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AMF Pension ex-CEO makes pensions agreement public

AMF Pension embattled former CEO Christer Elmehagen has reached an agreement with the firm's chairperson Göran Tunhammar to make public part of his controversial pension agreement.

The two paragraphs published at Elmehagen’s request on Thursday read as follows:

“AMF Pension’s remuneration committee has, as of January 1st 2004, decided that Elmehagen’s total pensions contributions should be fully paid by his 60th birthday.”

“The company’s remuneration committee has also decided that the total annual premium at this point shall be paid over a further 30 months, from July 1st 2006 – 31st December 2008, or over the period of time that Elmehagen remains in his position.”

These paragraphs were added to the agreement on February 3rd 2004 and were undersigned by Göran Tunhammar and Christer Elmehagen.

“I consider the process that applied after my 60th birthday to be very clear,” Elmehagen said.

“I don’t have it to hand what I had then. But the agreement was submitted to human resources which had to execute it. And they knew. That it should continue to run but not increase in the instance of pay rises or the like.”

“And it can be seen in the following year’s accounts that it concerns 770,000 kronor ($94,300) so it must have been that,” Elmehagen said.

AMF Pension has come under fire recently when it was revealed that the company awarded generous pension and bonuses to the company’s highest ranking executives at the same time as it announced cuts to pension payment to the millions of Swedes whose retirement savings are managed by the company.

Elmehagen alone earned around 100 million kronor ($12.6 million) during his ten-year career at the helm of AMF Pension, including a pension payment worth more than 30 million kronor.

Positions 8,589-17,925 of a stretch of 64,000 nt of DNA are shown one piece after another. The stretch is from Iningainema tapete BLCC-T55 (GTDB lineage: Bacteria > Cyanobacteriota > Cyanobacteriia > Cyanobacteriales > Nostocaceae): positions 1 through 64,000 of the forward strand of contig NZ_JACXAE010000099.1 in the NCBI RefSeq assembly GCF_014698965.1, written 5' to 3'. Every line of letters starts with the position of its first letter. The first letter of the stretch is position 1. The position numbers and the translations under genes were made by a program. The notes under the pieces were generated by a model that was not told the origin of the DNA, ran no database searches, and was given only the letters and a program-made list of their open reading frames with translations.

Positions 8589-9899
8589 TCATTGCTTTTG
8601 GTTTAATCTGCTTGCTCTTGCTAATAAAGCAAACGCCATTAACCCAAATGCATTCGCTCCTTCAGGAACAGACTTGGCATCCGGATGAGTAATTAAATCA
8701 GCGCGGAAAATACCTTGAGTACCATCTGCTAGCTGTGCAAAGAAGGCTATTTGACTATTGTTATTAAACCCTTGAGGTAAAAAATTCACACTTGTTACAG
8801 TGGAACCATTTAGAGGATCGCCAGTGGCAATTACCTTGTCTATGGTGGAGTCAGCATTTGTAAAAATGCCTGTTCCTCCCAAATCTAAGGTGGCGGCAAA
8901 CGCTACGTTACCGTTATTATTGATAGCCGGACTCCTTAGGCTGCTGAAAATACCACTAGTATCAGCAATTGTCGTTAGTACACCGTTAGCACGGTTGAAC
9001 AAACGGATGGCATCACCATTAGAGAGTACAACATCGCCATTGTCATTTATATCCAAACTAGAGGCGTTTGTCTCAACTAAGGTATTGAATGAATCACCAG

Wanja Lundby Wedin, head of Sweden’s Trade Union Confederation (LO), who also sits on the AMF board, has faced scathing criticism for the decision to give Elmehagen such a generous pension.

PENSIONS

Sweden to increase retirement age from next year

A proposal for changes to Sweden’s pensions system could see incremental increases to retirement age beginning next year.

Sweden to increase retirement age from next year
Photo: Hasse Holmberg/TT

The proposal for reform to state pensions has been agreed on by parties on both sides of the political aisle, reflecting the political agreement which provided for the new Swedish government.

Later retirement age has been justified by the claim that people in Sweden “live longer and healthier lives”, but the last twelve years of life remain characterised by illness and failing health, news agency TT writes.

According to the proposal, the minimum age at which a state pension may be drawn will increase next year from 61 to 62 years. The right to retain employment, the so-called LAS age, will also be increased, from 67 to 68 years.

“We see a problem with the fact that people who want to continue working are not able to. We will now give people the opportunity to do that,” said Mats Persson of the Liberal party, who was part of the parliamentary group behind the proposal.

In 2023, retirement ages will increase again, with the minimum state pension age changing to 63 and the LAS age to 69. The so-called guaranteed pension, which is paid to those who have had little or no pension-qualifying income during their working lives, will also see an increased age limit from 65 to 66 years.

2026 will see further extensions, to 64 years and 67 years for the regular and guaranteed pensions respectively.

In a press statement, the government wrote that longer and healthier lives made the reforms to retirement age possible. Average life expectancy in Sweden has been found to increase by 3.5 hours every day.

But longer life expectancy does not necessarily correspond to better health in senior years, according to research.

International studies led by the Institute for Health Metrics and Evaluation (IHME) and the University of Washington recently found that Swedes have relatively high life expectancy – just under 82 years for both women and men – but that years with good health are considerably fewer, at just under 70 years.

Sweden fell outside of the top ten for countries with the most years of good health, the study found. Japan was the best-performing country, followed by Singapore, Andorra, Iceland and Cyprus.

The pensions proposal could therefore mean that retirement years will become increasingly unlikely to contain many years in which senior citizens can enjoy good health.

Persson told TT he disagreed with that conclusion.

“This agreement is based on the fact that we live longer as well as healthier lives. There is research to support that,” he said.

READ ALSO: How to manage your pension in Sweden – even if you're not planning to stay

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